# Minimum possible Kinetic Energy of a confined electron

The problem is this:

Consider an electron confined in a region of nuclear dimensions (about 5 fm). Find its minimum possible kinetic energy in MeV. Treat this problem as one-dimensional, and use the relativistic relation between E and p.

From Heisenberg's uncertainty relation for position and momentum $\Delta x \Delta p\geq\frac{ℏ}{2}$, $\Delta pc= \frac{ℏc}{2\Delta x}=39.4\text{ MeV}$ where $2\Delta x=5\text{ fm}$ is the width of the region. Plugging this into the relativistic energy-momentum relation $E^2=(mc^2)^2+(pc)^2$, $E=39.4\text{ MeV}$ which is the correct answer.

However, in my book there is also an equation for the zero-point energy which is defined as the lowest possible kinetic energy for a quantum particle confined in a region (one-dimensional) of width $a$ and is given by $\langle K \rangle= \frac{ℏ^2}{2ma^2}$ and the answer I get here is about $1.52\text{ GeV}$.

Why are/should these answers be so different?

Also the questions says "The large value you will find is a strong argument against the presence of electrons inside nuclei, since no known mechanism could contain an electron with this much energy."

How is this argument made exactly?

-

The form of your book's value $\frac{\hbar^2}{2ma^2}$ makes it clear that that is a fully classical (non-relativistic) limit ($\frac{p^2}{2m}$, right?), while yours is a fully relativistic one (after all $E,p \gg m_e$).

The argument about the nuclear confinement is simply that both the gravitational and elctromagnetic potentials on the electron due to the nucleus are many orders of magnitude smaller than 40 MeV (the weak nuclear force too, but you may not know how to compute this), and the electron is not affected by the strong nuclear force.

-
+1, but in my opinion one should say that 40 MeV is the right answer, that the other answer is wrong because the energy grows quadratically in nonrelativistic approximation, and only linearly in the ultra-linear regime (I know you said it, but am not sure if it is clear enough for the pedagogical stage of this question). – Ron Maimon Oct 30 '12 at 4:55

Actually, the derivation you did to get the "correct" answer isn't valid, although it's quite possible that you've never been taught this; even in the world of physics, many people don't know it. What the uncertainty principle tells you is the "spread" in possible values of momentum. If you measure the electron's momentum many times, this uncertainty is the minimum possible standard deviation of the results.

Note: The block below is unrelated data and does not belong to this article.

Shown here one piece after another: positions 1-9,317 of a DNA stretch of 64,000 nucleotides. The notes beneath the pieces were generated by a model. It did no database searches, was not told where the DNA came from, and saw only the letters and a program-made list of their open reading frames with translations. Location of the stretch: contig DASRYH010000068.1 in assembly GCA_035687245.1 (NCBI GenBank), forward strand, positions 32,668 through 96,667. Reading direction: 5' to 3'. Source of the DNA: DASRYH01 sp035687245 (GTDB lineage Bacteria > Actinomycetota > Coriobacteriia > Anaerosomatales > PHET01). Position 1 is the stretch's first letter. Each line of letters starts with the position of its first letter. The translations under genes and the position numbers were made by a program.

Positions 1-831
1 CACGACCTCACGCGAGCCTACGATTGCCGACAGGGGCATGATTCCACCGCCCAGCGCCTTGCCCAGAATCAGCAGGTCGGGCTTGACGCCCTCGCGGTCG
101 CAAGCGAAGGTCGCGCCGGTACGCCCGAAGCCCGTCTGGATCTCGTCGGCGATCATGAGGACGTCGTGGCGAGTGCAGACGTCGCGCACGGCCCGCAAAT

But knowing the uncertainty tells you nothing about the actual minimum value. For that you have to figure out the energy eigenvalues of the system, and then you can pick the lowest one. That is the minimum energy that you can possibly measure the electron to have, and in a case like this where the potential is zero within the region of interest, the same value is the minimum kinetic energy. It will generally be much larger than the spread you would calculate from Heisenberg's uncertainty principle.

So in order to properly do this problem, you will need the Hamiltonian operator so that you can find its eigenvalues. In this case, the Hamiltonian is $H = \frac{p^2}{2m}$ if you restrict the problem to the well, and if you find the eigenvalues of that operator on that region, the lowest one is $\frac{\hbar^2\pi^2}{2ma^2}$ (according to Wikipedia), where $a$ is the width of the region.

The above assumes that you're working in nonrelativistic quantum mechanics, of course; as you've noticed, the energy is much higher than the mass of the electron, and so if you wanted to make a realistic calculation, you would have to use the proper relativistic Hamiltonian. But I'm guessing that is beyond the scope of your class.

-
Erp...yes. I neglected to pay attention to the "minimum" in the text of the question. Using the uncertainty relationship to find the expectation for the RMS momentum is acceptable because the system is bound (and therefore the mean is zero), but for the minimum, you obviously need to proceed along these lines. None-the-less the OP says that 40 is "correct", so the question may expect the HUP version and just be poorly worded. – dmckee Oct 31 '12 at 23:56
@dmckee ok, one can indeed use HUP to find the expectation for RMS momentum, but I doubt that this is what people usually mean when they say "minimum," and in any case doing so would require a proper calculation of the expectation of RMS position. In my experience questions which expect this sort of solution are usually based on an incorrect understanding by the question's author of what HUP can and can't be used for - it is a commonly taught misconception. But of course it could be bad wording. – David Z Nov 1 '12 at 17:26
Yes, plugging the uncertainty of the momentum into the equation for K did seem off. I hope to learn more about the Hamiltonian that I see so much of soon. – photon Nov 6 '12 at 23:53
@simplysimple you will learn about that when you take a class on Lagrangian and Hamiltonian mechanics (also known as "analytical mechanics" or sometimes "classical mechanics".) It's usually a sophomore-level class in a typical university physics curriculum. – David Z Nov 7 '12 at 17:22